Exercise regularly. Your body needs more oxygen when you exercise. Therefore, exercising on a regular basis sends messages to your body to increase red blood cell count. This allows your body to deliver a larger amount of oxygen during subsequent exercise sessions.
Make sure you consume proper levels of iron. Hemoglobin relies heavily on iron to help transport oxygen to your cells, so not having the proper iron levels decreases red blood cell count. Normal iron levels will vary according to age and sex.
3. Consume the proper levels of Vitamin B-12 and folate. These compounds are important in the production of red blood cells. Thus, if you want to increase red blood cell count, you won't want to skimp on the fish and fortified breads. As with iron, proper vitamin B-12 and folate levels vary according to age and sex.
Train at higher altitudes. Oxygen is less abundant at higher altitudes, so your body's natural response is to increase the number of red blood cells. Doing this increases the amount of oxygen that can be delivered to your body's cells.
Lack of iron in the diet leads to iron deficiency anemia. Sources of iron include red meat, organ meat such as kidney and livers, beans, lentils, dark green leafy vegetables, such as spinach and kale, dried prunes, dried raisins and egg yolks, according to MedlinePlus.
Iron-Rich FoodsIron is a mineral needed by the body to make hemoglobin. Hemoglobin helps carry and store oxygen in the body. Lack of iron in the diet leads to iron deficiency anemia. Sources of iron include red meat, organ meat such as kidney and livers, beans, lentils, dark green leafy vegetables, such as spinach and kale, dried prunes, dried raisins and egg yolks, according to MedlinePlus.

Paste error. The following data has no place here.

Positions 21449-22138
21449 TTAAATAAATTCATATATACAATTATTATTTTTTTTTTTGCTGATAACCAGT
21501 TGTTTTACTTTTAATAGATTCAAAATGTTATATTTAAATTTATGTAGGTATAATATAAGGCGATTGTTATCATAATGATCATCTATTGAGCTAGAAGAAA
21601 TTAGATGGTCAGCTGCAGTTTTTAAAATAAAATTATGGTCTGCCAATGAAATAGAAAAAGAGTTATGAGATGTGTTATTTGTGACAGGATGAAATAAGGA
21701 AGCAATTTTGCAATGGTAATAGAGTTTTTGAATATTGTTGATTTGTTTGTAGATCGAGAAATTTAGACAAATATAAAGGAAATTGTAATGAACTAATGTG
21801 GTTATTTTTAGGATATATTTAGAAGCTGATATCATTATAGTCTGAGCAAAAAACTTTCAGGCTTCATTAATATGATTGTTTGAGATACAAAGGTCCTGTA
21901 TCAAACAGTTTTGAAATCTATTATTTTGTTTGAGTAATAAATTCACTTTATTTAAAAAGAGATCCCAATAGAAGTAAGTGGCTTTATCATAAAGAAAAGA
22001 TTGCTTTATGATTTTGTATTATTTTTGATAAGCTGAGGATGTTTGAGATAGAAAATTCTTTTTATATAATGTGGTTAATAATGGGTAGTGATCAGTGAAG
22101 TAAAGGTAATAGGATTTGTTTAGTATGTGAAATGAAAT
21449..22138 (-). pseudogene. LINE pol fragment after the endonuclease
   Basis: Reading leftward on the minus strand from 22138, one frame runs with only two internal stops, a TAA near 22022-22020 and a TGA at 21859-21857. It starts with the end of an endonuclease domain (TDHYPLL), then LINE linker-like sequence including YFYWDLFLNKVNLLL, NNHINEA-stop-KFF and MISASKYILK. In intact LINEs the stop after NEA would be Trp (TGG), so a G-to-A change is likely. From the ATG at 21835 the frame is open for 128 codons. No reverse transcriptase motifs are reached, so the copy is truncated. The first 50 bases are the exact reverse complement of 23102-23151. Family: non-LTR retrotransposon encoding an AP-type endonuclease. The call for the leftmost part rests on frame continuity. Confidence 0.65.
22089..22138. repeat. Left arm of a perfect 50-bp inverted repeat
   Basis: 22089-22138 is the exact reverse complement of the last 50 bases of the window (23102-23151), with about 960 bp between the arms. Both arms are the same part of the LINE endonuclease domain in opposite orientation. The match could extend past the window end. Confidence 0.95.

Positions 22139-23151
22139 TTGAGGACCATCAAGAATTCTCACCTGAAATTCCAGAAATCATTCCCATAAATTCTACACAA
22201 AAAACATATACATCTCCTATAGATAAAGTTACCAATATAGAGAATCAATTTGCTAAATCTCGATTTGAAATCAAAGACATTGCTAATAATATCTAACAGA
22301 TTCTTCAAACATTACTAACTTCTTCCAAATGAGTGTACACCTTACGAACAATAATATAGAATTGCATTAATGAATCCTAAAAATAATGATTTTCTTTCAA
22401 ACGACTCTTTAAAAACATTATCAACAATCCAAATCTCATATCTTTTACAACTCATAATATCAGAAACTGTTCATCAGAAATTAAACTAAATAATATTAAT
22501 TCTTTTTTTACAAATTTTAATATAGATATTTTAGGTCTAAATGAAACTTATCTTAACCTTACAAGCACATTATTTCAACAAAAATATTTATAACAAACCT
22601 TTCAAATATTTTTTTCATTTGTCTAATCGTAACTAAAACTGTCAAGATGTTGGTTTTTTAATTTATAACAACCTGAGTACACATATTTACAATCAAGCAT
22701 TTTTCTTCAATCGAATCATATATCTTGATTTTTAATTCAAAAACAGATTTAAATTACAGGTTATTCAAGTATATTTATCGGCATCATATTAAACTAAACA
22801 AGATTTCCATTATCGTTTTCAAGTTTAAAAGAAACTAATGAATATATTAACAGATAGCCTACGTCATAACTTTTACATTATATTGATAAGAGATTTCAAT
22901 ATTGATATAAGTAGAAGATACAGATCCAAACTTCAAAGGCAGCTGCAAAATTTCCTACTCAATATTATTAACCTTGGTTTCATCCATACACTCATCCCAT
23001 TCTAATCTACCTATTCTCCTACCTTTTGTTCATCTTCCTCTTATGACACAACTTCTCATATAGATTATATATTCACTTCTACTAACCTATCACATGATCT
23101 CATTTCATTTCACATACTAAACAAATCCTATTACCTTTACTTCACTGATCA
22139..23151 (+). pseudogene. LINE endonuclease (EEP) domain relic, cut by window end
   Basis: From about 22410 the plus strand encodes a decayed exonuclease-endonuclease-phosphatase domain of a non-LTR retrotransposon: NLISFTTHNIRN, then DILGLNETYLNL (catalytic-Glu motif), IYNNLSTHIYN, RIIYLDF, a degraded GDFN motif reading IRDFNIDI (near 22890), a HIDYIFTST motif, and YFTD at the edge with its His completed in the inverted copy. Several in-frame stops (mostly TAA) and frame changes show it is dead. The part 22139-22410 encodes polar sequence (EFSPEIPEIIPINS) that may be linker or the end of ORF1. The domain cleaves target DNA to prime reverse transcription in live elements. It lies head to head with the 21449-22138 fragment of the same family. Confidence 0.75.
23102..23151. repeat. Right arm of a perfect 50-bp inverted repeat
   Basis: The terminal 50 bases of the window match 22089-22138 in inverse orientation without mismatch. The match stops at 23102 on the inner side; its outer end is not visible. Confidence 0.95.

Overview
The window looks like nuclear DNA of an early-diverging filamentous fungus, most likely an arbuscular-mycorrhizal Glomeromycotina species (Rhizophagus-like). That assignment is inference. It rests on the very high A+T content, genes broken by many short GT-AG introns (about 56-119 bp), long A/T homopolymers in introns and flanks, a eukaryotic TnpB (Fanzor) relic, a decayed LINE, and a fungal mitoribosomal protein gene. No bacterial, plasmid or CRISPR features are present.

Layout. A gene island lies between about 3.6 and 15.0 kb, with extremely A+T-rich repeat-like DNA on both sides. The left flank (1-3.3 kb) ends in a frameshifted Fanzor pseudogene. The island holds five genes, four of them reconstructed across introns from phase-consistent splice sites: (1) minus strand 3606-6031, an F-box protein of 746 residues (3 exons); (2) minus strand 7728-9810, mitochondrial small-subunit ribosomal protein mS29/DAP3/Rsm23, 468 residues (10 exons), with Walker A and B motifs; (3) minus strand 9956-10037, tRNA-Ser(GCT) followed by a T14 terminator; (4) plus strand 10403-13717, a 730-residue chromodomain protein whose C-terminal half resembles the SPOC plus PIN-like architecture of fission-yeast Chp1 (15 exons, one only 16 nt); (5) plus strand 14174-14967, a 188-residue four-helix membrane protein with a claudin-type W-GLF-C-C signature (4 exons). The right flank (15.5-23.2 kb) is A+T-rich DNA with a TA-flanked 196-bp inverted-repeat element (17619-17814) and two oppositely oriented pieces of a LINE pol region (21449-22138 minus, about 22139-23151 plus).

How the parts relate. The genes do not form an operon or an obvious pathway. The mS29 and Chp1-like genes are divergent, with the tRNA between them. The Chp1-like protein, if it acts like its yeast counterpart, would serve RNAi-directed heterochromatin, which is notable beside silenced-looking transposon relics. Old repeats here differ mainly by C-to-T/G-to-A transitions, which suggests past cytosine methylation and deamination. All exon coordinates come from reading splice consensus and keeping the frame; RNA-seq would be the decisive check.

Folic Acid-Rich FoodsFolic acid, also known as vitamin B9, is a B-complex vitamin that helps the body make new healthy red blood cells. Patients with low levels of folic acid often develop anemia. Patients can increase red blood cells in the body by consuming foods rich in folic acid. Examples of foods with high amounts of folic acid include enriched breads and cereals, green leafy vegetables, such as kale and spinach, dried beans, peas and nuts.
Vitamin B-12-Rich FoodsVitamin B-12 is a B-complex vitamin that is important for the DNA synthesis and production of red blood cells in the bone marrow. Low levels of B-12 lead to abnormal cell division in the bone marrow that results in large immature red blood cells known as megaloblasts. Patients with megaloblasts suffer from megaloblastic anemia because the abnormal red blood cells cannot store or transport oxygen to tissues. Vitamin B-12 is naturally found in a wide variety of animal foods and is added to some fortified foods. Sources of vitamin B-12 include beef liver, fish, red meat, eggs, milk, dairy products, fortified breakfast cereals and nutritional yeasts.
Well, I take a b complex daily for adrenal fatigue. I have some B12....
I like red meat,beans, lentils, dried prunes (with cream cheese. dairy!), dried (?) raisins, and egg yolks. I can eat them. However, I'm trying to eat a few less egg yolks because of cholesterol. I also like nuts.
I will exercise (aerobic) more.
The foods listed that are removed from my diet during allergen elimination stand out to me. But I was not practicing the diet when I did this lab work.
I used to take iron but couldn't remember why so I decreased my consumption, then I stopped (ran out). Perhaps I should again take an iron pill or two per week.... or not. My face frowns when I think of that. Too many pills. Plus the doctor hasn't contacted me about being concerned about my labs.